I’m not too good at sharing personal insight into my life, so here goes. Almost 3 years ago I was diagnosed with Fibromyalgia, an invisible chronic pain condition. I like to tell myself it’s not a big deal, and anything I put my mind to I can accomplish with or without this condition. For the most part that statement is true. I thought a lot about why I wanted to share this about me, what it has to do with gardening, and what I hope that this post accomplishes. First, I needed to share this because this condition has shaped who I have become, it has not defined me. Second, gardening has become a great therapy while trying to sort my feelings out about all of this, and taught me that I may not be able to do things the same way that I used to, but I can still do them, just differently. Lastly, I hope that others reading this who are in pain, physically or mentally, will know that it doesn’t have to define them and they are still capable accomplishing great things, even if it doesn’t always feel that way. So let’s dig into this!
About 4 years ago this condition came on suddenly and brought numbness, pain, and the inability to move properly. It took me a while to go to the doctor, but after a bunch of googling and scaring myself, I finally started the journey to figuring out what was wrong with me. After being diagnosed (ie: doctors telling me what I wound not be able to do anymore) and reading a lot about this condition I felt incredibly sad and hopeless. At the young age of 30, I thought that I would never be able to do all of the things that I dreamed of. (Side note: Should you be diagnosed with something similar, do yourself a favor and do not read online message boards. The things people write can be truly terrifying, and most times cause unnecessary panic in your mind.) Determined to not be put on medication for this condition, I looked to increasing physical activity as a way to gain strength and increase mobility. It wasn’t easy at first, and still sometimes isn’t, but the really bad pain flare ups only happen a couple times of year, and mentally I am in a much better place!
Surprisingly, I took on two new jobs during the last 3 years, both of which were far from sedentary. In addition, I found that gardening was a really great way to up my physical activity. Between digging, shoveling soil/stone, building raised beds, weeding, mulching, and watering, etc., it was a full body workout with an awesome reward at the end, home grown food with a side of accomplishment. At first the intense physical demand from gardening seemed hard to overcome. There were a few times that instead of shoveling soil, I would put it into a medium size flower pot, carry it, dump it in the raised bed, repeat. It took forever, but I was still able to complete my task, and push through the thoughts of my body failing. This year I single handedly shoveled and moved 1/2 a ton of river rock to complete a landscaping project around the house. Of course there were times that I wanted to give up, but I am sure marathon runners feel the same way. I kept telling myself, one more bucket, just do one more, you’re almost done. And then I was, and the pay off was spectacular. Little victories, right?!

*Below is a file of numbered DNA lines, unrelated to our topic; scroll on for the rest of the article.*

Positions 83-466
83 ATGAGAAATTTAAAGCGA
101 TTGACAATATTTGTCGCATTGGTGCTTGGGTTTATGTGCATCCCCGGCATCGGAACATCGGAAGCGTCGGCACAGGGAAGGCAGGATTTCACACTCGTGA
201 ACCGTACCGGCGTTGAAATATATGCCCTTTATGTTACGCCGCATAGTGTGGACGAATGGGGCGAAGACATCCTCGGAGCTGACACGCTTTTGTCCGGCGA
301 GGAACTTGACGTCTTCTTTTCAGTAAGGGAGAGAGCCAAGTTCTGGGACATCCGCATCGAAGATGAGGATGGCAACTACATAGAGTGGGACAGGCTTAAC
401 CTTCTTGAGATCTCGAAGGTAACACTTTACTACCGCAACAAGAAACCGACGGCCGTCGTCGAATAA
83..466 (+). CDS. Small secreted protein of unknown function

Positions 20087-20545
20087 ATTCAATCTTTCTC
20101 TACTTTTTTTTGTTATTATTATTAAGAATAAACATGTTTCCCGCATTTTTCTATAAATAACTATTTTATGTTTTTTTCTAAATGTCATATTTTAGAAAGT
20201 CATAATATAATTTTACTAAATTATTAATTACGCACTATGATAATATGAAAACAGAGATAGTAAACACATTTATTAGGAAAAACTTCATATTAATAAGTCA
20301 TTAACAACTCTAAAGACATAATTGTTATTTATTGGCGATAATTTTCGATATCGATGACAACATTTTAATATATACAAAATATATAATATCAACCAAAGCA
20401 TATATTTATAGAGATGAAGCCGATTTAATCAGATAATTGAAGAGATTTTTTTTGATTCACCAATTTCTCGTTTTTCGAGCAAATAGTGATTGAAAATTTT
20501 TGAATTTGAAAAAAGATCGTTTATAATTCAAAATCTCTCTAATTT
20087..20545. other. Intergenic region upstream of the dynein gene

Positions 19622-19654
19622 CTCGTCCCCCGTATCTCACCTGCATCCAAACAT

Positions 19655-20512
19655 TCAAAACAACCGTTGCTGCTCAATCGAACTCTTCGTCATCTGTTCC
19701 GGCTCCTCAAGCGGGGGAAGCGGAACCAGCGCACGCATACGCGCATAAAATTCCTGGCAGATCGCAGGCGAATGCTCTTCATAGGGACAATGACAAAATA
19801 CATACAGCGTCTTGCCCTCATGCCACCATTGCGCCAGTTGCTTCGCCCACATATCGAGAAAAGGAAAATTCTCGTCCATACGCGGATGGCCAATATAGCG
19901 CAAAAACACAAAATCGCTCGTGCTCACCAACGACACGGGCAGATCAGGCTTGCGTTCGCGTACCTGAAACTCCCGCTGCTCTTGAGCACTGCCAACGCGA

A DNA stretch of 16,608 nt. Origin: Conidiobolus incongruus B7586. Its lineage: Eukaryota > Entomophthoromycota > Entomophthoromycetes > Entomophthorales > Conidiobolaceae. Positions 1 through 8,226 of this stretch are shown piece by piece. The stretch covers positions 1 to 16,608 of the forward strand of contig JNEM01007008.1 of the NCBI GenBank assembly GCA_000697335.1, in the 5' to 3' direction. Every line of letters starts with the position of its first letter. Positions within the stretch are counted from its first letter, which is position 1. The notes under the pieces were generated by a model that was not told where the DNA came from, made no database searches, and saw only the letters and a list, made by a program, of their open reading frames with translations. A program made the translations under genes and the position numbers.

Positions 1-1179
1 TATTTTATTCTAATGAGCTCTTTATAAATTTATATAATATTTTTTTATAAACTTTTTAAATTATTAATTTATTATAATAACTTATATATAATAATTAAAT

Besides the increased exercise, the gain from gardening was also largely mental. There is something to be said about getting lost in the garden. Physically working out your frustrations, while your mind sorts through all of your feelings about things. Just being by yourself quiet in nature does remarkable things for your soul. If it wasn’t for having this release and time to quietly work out the on going battles in my head about daily life, living with this illness, and how to accomplish my dreams, I can honestly say I don’t think that I would be here to write this right now.
My conclusion is that life is not always the way that you may have planned it to turn out. I do believe that everything in life that happens to you is meant to teach you something. For me, having this illness has taught me that everyone is fighting invisible battles, that your mind and body are more powerful than doctors expectations, and that sometimes you just need to go with the flow and accept the surprises that life has in store for you. Don’t lose hope, because what’s around the corner is often bigger and better than what has just passed. Dream big my friends!
3 thoughts on “Medicinal Gardening”
You are such an inspiration – so proud of you and your outlook on your journey, and totally jelz of your amazing garden 🙂 Love you!!!
Gardening can certainly be therapeutic. I love this quote, “I like gardening – it’s a place where I find myself when I need to lose myself. ” Alice Sebold. Your blog layout is nice and clean. Looks great. Best wishes to you in gardening and health. Thanks for sharing.
Thanks for the kind words and wonderful quote! Looking forward to learning more gardening tips from you!